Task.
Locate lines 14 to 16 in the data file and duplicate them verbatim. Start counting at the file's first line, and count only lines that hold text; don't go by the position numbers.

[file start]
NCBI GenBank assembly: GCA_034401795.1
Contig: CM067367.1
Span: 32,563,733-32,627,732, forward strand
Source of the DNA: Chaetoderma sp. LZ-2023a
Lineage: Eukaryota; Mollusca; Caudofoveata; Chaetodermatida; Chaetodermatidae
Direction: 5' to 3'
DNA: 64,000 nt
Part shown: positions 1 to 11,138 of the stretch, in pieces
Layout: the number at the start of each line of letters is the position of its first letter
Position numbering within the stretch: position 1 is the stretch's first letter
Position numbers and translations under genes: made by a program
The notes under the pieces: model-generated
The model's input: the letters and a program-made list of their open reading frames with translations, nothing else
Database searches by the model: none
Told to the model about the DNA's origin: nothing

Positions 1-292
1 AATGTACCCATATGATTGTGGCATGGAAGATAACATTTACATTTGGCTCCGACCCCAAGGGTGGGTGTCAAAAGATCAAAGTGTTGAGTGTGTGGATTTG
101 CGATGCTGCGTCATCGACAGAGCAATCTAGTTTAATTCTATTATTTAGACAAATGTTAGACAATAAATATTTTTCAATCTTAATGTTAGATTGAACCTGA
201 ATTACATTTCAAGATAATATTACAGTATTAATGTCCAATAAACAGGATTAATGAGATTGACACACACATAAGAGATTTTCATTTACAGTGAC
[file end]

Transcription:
Database searches by the model: none
Told to the model about the DNA's origin: nothing

Positions 1-292